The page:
“O heavenly Father, thou hast taught us to pray for our daily bread. Lord, thou dost know that I do not have one penny to buy food and pay the workers here at the mission. Father, send us something to meet our needs as thou hast promised. Help me to keep trusting Thee so that the children will know Thou art caring for them.”

In 1939, her husband passed away – yet she continued in the work for 33 more years.  By the 1960s The Eliza Davis George Baptist Association had twenty-seven churches in Liberia.

Eliza returned to the USA in 1972 at the age of 93 due to fragile health.  She passed away in Tyler, TX in March 1980.

Louise (“Lulu”) Cecilia Fleming.Congo. Served from 1887 – 1899

Lulu was born 1862 as a slave in Florida. In 1887 she became a missionary teacher in Congo. The students were being introduced to Jesus because of Lulu’s ministry to them. The school had 49 students and many of them came to Christ through Lulu’s ministry to them.

This seems a poor report…and perhaps many may think the work almost discouraging, but to us whom God has given the privilege to labor here it is very encouraging. [It] fills us with unspeakable joy.

Lulu combined her teaching with weekend evangelistic work in the towns and within a year she had learned Kikongo and no longer required a translator. When Lulu saw that women needed to be reached, she began making home visits while urging the mission society (American Baptist Foreign Mission Society of the West) to send more women.

In 1891 Lulu return to the USA as a student at the Women’s Medical College in Philadelphia, Lulu returned to the Congo in 1895 as a medical missionary.

Known now as Dr. Fleming, she was stationed at Irebu, further up the Congo River where she needed to learn a different language. The power of Dr. Fleming’s ministry came from her identification with those among whom she served. The Baptist Missionary Magazine described her as “particularly successful in winning the hearts of the Congo people, putting herself in close touch and sympathy with them.” She passed away in 1899 from complications from African sleeping sickness.

Trust and Obey … No other Way to be Happy!!

It is normally quite easy to trust God – after all He is the creator of all things, He is just and faithful, His loving-kindness does endure to all generations. But walking closely with the Lord, you are challenged constantly in your relationship with Him. His ways are not your ways, nor or His thoughts yours. As you walk in obedience, with the assurance that you will have your needs met, there are times when God’s method of meeting your needs does not line up with your logic and understanding. Think about our brother, Job.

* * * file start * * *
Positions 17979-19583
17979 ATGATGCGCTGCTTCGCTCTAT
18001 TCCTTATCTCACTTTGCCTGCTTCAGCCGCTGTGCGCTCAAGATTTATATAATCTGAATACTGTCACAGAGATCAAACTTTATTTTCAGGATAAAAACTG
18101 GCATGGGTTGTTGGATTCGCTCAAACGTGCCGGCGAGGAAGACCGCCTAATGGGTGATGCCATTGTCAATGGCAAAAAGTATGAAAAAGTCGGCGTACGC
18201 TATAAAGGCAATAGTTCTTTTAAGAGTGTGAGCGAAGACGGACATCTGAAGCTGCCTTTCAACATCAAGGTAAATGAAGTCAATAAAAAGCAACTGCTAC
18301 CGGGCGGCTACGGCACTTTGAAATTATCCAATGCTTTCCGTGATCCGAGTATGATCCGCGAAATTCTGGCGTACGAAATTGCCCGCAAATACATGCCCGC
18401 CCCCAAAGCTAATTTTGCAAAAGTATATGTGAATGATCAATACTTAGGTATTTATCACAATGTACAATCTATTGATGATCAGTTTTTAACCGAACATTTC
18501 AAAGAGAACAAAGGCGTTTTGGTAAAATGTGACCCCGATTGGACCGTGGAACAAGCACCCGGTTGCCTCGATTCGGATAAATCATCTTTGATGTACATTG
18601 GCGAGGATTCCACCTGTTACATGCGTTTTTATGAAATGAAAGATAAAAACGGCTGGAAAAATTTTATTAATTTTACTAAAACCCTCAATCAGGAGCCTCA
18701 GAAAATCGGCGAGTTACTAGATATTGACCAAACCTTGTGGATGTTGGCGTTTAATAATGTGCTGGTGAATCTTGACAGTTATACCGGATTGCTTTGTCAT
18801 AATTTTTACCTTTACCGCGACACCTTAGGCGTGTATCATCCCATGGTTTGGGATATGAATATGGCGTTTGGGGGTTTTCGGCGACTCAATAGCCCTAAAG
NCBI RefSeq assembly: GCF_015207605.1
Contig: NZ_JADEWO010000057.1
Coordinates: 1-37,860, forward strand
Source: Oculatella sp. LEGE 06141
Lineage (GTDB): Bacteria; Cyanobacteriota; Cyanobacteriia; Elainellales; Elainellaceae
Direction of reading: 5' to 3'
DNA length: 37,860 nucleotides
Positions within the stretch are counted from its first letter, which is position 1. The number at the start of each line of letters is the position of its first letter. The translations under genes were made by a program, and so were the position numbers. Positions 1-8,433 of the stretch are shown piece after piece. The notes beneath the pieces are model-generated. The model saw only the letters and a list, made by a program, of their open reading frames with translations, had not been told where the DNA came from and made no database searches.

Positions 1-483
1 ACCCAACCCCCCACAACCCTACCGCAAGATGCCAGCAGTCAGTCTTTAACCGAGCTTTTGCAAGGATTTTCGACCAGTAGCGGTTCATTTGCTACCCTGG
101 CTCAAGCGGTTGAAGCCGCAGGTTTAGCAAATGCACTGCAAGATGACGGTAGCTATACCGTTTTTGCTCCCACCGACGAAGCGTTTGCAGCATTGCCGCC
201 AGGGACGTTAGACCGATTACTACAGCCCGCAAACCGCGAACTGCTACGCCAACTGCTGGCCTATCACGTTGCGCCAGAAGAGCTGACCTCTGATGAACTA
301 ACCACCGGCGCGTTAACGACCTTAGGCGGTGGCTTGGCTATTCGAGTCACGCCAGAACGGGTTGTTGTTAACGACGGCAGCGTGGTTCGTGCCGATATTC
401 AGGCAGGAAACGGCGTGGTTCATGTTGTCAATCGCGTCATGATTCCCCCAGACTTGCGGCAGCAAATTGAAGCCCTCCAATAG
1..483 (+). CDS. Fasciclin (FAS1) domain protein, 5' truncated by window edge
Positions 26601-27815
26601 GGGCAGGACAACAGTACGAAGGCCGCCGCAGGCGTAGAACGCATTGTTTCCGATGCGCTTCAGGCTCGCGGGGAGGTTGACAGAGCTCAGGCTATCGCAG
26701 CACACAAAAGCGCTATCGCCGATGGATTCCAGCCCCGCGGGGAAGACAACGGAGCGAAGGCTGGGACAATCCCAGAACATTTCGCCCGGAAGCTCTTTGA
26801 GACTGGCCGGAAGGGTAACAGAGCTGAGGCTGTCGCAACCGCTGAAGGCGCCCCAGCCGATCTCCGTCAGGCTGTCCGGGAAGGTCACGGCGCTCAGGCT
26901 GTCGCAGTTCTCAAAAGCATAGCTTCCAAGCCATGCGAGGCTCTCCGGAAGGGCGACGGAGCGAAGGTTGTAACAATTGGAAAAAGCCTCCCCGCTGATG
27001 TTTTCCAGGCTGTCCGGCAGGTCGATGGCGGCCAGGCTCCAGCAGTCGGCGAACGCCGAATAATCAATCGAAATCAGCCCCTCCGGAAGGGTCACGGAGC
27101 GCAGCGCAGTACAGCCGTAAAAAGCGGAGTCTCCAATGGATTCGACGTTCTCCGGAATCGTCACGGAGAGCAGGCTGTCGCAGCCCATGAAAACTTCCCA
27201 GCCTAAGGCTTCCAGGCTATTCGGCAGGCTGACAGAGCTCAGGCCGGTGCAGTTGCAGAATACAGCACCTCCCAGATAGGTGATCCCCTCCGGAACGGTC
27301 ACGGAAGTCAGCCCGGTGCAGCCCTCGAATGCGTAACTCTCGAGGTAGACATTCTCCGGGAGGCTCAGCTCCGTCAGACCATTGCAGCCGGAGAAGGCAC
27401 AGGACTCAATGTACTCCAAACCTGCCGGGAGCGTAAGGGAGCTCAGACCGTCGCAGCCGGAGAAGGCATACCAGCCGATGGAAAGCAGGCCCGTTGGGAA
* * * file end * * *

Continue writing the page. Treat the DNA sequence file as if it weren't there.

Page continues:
God presented Job to the enemy as a sacrifice of faith – ‘The Lord said to Satan, “All right, do whatever you want with anything that he has, but don’t hurt Job himself.” Then Satan left the meeting. ‘ Job 1:12

In times like this, it is easy for us to dismiss hard times as a part of living and not recognize that they are tests of our obedience and devotion to Him. As a missionary, one of the hardest things that we do every day is depend upon the people of God to faithfully honor the financial commitments that they make; commitments that keep us on the field. We have found God to be faithful, but we have seen and are seeing more often nowadays moments when the faithful prove not to be so. Our temptation can be to just go return to ‘normal’ lives; or to feel like we are not fully supported because we have somehow failed both God and man. But as we look at the story of Job, we are reminded time and time again that God’s deepest desire is that we depend upon him desperately – yes DESPERATELY!

Desperation is such a difficult place, don’t you agree? But let’s return to Job’s story – at the end of it all in Job 42 – he says ‘“I know you can do everything. You make plans, and nothing can change or stop them. ‘ Job 42:2

When we walk with the Lord in the light of His Word,
What a glory He sheds on our way!
While we do His good will, He abides with us still,
And with all who will trust and obey.
Trust and obey, for there's no other way
To be happy in Jesus, but to trust and obey.

Yes indeed – a witness from a time long ago reminding us that even when the people of God are lulled into a sense of complacency and do not seem to be honoring God’s desire that we continue what we know God has called us to – we must never forget that God is in control and His plans cannot be thwarted.

As I started writing this post – I was feeling a bit discouraged – feeling a praise now coming up from within me that I just cannot keep to myself! Hallelujah! He Alone Is God! I’m singing right now:

'Tis so sweet to trust in Jesus,
Just to take Him at His Word;
Just to rest upon His promise,
Just to know, "Thus saith the Lord!"
Jesus, Jesus, how I trust Him!
How I've proved Him o'er and o'er;
Jesus, Jesus, precious Jesus!
Oh, for grace to trust Him more!
Oh, for grace to trust You more!